David Henry, The Hill Read Article
Climate change could threaten entire financial system, APRA warns

Climate change could threaten the stability of the entire financial system, Australia’s prudential regulator has warned, as it prepares to apply climate change “stress tests” to the nation’s financial institutions. In its first major speech on climate change, the Australian Prudential Regulation Authority chastised companies for a lack of action on the risks it poses. “While climate risks have been broadly recognised, they have often been seen as a future problem or a non-financial problem,” APRA executive board member Geoff Summerhayes told an Insurance Council conference in Sydney. “Many of these risks are foreseeable, material and actionable now.” The Guardian also has the story.

ABC News Read Article
Drax bet on biomass leaves investors short on payouts

The Times reports that Drax, the company that operates the UK’s largest coal plant in North Yorkshire, disappointed investors yesterday by not “committing to a step-change improvement” in its dividend payouts after winning a key government contract in December. The company conceded, says the Times, that it is not winning the argument in persuading the government to back biomass as a large-scale renewable fuel to cut carbon emissions. Its three biomass units represented 65% of the electricity it generated last year.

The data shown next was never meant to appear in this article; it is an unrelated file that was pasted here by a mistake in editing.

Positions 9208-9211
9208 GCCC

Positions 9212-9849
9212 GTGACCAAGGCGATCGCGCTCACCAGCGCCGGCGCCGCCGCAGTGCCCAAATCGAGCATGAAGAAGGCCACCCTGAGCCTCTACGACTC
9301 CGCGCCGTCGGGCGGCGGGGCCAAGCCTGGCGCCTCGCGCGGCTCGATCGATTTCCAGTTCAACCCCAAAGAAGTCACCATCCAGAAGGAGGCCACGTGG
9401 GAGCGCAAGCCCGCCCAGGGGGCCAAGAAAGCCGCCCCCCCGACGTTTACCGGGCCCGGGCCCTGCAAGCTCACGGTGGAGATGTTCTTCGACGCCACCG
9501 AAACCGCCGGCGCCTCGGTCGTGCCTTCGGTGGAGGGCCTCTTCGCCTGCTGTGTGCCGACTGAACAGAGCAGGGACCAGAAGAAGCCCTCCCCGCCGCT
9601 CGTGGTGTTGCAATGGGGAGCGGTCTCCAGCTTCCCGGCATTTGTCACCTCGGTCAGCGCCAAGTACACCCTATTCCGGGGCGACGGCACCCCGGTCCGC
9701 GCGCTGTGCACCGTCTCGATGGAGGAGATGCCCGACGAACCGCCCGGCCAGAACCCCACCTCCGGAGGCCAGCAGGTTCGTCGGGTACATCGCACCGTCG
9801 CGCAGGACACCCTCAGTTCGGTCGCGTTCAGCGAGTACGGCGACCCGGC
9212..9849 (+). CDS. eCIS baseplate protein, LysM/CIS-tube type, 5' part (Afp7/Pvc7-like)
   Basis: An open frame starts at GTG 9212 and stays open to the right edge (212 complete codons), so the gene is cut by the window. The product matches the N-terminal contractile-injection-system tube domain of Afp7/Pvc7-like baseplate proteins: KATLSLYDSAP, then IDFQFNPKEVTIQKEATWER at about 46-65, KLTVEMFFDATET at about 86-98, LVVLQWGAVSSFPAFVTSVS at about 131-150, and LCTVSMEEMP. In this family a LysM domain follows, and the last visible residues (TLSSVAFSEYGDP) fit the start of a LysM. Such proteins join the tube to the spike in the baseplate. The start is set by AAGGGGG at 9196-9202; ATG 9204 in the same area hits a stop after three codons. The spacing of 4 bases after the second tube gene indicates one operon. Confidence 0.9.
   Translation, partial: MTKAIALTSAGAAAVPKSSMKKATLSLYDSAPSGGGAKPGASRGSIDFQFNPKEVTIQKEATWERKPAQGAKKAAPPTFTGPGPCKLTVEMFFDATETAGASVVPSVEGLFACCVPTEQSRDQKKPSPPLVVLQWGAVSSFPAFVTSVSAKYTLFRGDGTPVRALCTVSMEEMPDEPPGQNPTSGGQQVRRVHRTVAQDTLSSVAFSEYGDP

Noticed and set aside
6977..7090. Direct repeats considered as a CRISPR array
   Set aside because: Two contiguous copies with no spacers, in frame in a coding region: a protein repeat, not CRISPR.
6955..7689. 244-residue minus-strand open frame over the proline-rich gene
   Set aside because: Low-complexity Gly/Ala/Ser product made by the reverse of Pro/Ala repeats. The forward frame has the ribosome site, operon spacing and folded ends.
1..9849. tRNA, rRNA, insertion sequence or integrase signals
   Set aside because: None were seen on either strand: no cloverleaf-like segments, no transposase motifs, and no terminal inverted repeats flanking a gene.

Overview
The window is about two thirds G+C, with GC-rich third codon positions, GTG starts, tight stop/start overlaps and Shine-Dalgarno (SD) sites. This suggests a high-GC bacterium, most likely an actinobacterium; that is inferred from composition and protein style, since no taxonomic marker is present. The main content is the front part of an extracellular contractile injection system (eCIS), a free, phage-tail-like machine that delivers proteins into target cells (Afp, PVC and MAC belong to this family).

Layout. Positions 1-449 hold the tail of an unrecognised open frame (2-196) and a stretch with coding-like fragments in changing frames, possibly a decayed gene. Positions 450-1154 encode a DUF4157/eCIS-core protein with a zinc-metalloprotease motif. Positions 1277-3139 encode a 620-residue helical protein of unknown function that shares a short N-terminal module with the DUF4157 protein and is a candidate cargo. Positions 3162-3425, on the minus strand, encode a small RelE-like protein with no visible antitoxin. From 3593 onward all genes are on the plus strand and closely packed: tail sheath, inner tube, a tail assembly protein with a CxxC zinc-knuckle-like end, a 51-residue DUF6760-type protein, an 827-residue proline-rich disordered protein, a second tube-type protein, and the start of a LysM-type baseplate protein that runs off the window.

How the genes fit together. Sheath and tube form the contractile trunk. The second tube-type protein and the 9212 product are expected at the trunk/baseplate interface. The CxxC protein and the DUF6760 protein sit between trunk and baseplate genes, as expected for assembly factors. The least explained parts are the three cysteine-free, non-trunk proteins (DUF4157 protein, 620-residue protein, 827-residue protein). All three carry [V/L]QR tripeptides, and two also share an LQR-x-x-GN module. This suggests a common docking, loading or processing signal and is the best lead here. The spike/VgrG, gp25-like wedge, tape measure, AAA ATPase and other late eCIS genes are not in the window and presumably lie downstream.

The Times Read Article
Scientists highlight deadly health risks of climate change

Deadly heatwaves, the spread of infectious diseases and food shortages related to climate change could all cause premature deaths in the future, said former US Vice President Al Gore and a panel of experts, gathered at the Carter Center in Atlanta for the Climate & Health Meeting yesterday.

Judge orders release of EPA nominee’s emails

A judge has ordered the release of thousands of documents relating to Scott Pruitt’s time as Oklahoma attorney general, report the Hill and the Washington Post. Democrats are attempting to delay Pruitt’s appointment to lead the US Environmental Protection Agency, arguing he prioritised corporate interests, according to two further articles from the Hill. Meanwhile EPA employees have been attempting to block Pruitt’s appointment, report the New York Times and the Hill.